Suggestions for Promoting Language Skills It’s never too early to seek help. We know that the earlier we start to help children, the better their outcomes. Consult a speech-language pathologist about your concerns. Have your child’s hearing evaluated – even if you think your child is hearing just fine, it is important to make sure he is hearing sounds at a variety of volumes and pitches. Even slight hearing impairments can cause difficulties with speech and language development. When to Seek Therapy
How parents can help in developing children’s communication skills Encouraging children to communicate There are many things parents can do at home on a daily basis to develop children’s communication skills. The key is to be consistent in expectations of children’s response.
How parents can help in developing children’s communication skills Encouraging children to communicate (cont.) Looking at child’s face when parents speak to the child Emphasizing or stressing important words by saying them a bit louder Speaking slowly and clearly Using gestures, objects, or pictures to match your words Repeating parts of questions or instructions Giving him time to respond to you Providing him with visual aids such as objects and pictures Looking at an object, activity, or person Pulling another person towards an object or activity he wants Gesturing to show what the child wants or does not wants Encourage your child to ask for “more” of something he enjoys by using sounds, words, gestures or pictures. Blow the bubbles and encourage your child to look at and touch the bubbles. When bubbles have disappeared, put the cap back on the container and ask you child if he would like more bubbles. Wait a few moments. If your child looks interested, encourage him/her to ask for more by gesturing, pointing to the container, saying “more” Pour a little bit of juice into a glass, play music and tickle, bounce or lift the child in the air one time and then stop.
How parents can help in developing children’s communication skills Encouraging children to communicate (cont.) Show the child two objects, crackers or cookies and let the child make choice. Wait a moment. Parent can point an object if child does not make choice. Playtime is an excellent time to build your child’s communication skills, use this time to have fun with the child. Model by making sound like “ba”, “wa”, “ma”,”da”,”cah ”
Who can help? Resource Teacher or Consultant Pediatrician Audiologist Infant Development Program Consultant Speech and Language Therapist Special Education Teacher Vision or hearing impairment Agency support person
Who can help? (cont.) Resource Teacher or Consultant Gather information in relation to children with special needs Assist families and child care staff in identifying strengths, needs and goals for the child with special needs Access and coordinate resources to support children, families and child care staff Develop appropriate strategies and service plans to support inclusion of the child with special needs Interact with related professionals in the community Pediatrician Specializes in child development and medical care for children Audiologist Provides hearing screening, assessments and intervention supports for children with or at risk for hearing loss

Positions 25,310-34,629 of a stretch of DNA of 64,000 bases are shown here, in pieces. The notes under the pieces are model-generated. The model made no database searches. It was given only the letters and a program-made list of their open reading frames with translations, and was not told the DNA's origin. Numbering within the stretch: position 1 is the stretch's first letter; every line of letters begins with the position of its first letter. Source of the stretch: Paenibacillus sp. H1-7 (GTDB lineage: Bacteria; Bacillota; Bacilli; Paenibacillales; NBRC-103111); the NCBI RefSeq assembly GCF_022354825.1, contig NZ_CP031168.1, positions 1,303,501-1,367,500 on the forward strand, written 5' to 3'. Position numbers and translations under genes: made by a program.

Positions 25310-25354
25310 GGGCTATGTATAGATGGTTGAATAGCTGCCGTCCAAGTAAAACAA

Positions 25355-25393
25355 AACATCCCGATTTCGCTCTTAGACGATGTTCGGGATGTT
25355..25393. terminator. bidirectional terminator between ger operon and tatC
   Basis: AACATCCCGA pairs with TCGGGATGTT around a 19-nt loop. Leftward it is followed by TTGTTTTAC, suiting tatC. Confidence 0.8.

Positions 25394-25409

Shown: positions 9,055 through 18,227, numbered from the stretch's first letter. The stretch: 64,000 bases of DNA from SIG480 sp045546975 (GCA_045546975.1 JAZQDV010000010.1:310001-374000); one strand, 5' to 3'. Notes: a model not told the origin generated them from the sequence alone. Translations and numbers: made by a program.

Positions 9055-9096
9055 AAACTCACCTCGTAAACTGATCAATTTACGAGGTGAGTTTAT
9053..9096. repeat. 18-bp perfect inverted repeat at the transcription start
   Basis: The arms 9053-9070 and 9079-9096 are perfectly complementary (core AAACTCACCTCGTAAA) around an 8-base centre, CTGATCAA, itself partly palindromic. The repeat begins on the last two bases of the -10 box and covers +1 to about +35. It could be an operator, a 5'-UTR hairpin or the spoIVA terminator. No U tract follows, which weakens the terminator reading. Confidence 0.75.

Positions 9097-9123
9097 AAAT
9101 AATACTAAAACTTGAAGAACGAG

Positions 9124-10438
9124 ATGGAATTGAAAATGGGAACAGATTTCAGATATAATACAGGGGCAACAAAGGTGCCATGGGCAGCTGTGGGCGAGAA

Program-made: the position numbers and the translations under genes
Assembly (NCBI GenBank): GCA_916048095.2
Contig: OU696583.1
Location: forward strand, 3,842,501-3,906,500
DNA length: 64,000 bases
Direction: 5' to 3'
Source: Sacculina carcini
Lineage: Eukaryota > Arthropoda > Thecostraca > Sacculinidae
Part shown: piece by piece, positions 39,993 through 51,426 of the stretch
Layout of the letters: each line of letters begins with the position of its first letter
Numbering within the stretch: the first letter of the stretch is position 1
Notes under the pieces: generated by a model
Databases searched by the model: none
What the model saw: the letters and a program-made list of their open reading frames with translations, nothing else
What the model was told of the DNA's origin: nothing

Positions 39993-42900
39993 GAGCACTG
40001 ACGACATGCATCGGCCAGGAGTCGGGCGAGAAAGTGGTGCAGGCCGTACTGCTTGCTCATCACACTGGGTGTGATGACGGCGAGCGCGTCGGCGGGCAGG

Who can help? (cont.) Infant Development Program Consultant Works with families of children under the age of three with, or at risk of , developmental delay Can provide home visits, assessments, program planning, and liaison with other families Speech and Language Therapist Works with children and their families to develop the child’s verbal and non- verbal communication skills, their understanding of language and their swallowing and feeding skills Special Education Teacher Specialty teacher who oversees and may also implement the education and development of children with special needs
Strategies for developmental Needs To plan appropriate strategies to meet the child’s needs within the child care setting, it is necessary to observe closely the child’s behaviour and development. For example, I will start by taking a look at her existing skills and abilities, or the things that she can do. This will give me a clearer picture of the child’s developmental strengths and needs. Secondly, before I implement a strategy, I would focus on specific area of development, such as cognitive, language, communication, social, and emotional development.
Strategies for Developmental Delay/ developmental Needs (cont.) Najia has special needs in language and communication development. Based on those needs, I would plan to implement some strategies for language development, for example: Spoken language Visual Language Repetition/Rhymes Signs/Gestures Use Self-Talk and Parallel Talk Offer Choices
Spoken language As an educator, to promote Najia’s language and communication skills, I would focus on using spoken language (words or sounds). For example, I would talk to Najia more often to promote her language skills and will use the technique looking at her face when I am speaking to her. I would emphasize or stress important key words by saying them a bit louder. Speaking slowly, loudly, and clearly can be very helpful in teaching language skills to Najia. Also, it will enhance other infants’ language skills too. Because in this room, I will have a larger group of infants, and they are also at the stage of learning new words, sounds, and vocabulary. Therefore, it will be a useful technique for all the other children too. When I will talk to Najia, other children will also listen and learn new words through our conversation.
Visual Language A visual language is a system of communication using visual elements. For example, I would use visual language for instance object, colour pictures, black and white photographs, colour line drawings, black and white line drawings and symbols to communicate with the child and will teach the child language skills. According to class notes, “Visuals can help the child to communicate with us. For example, the child can point to make a choice”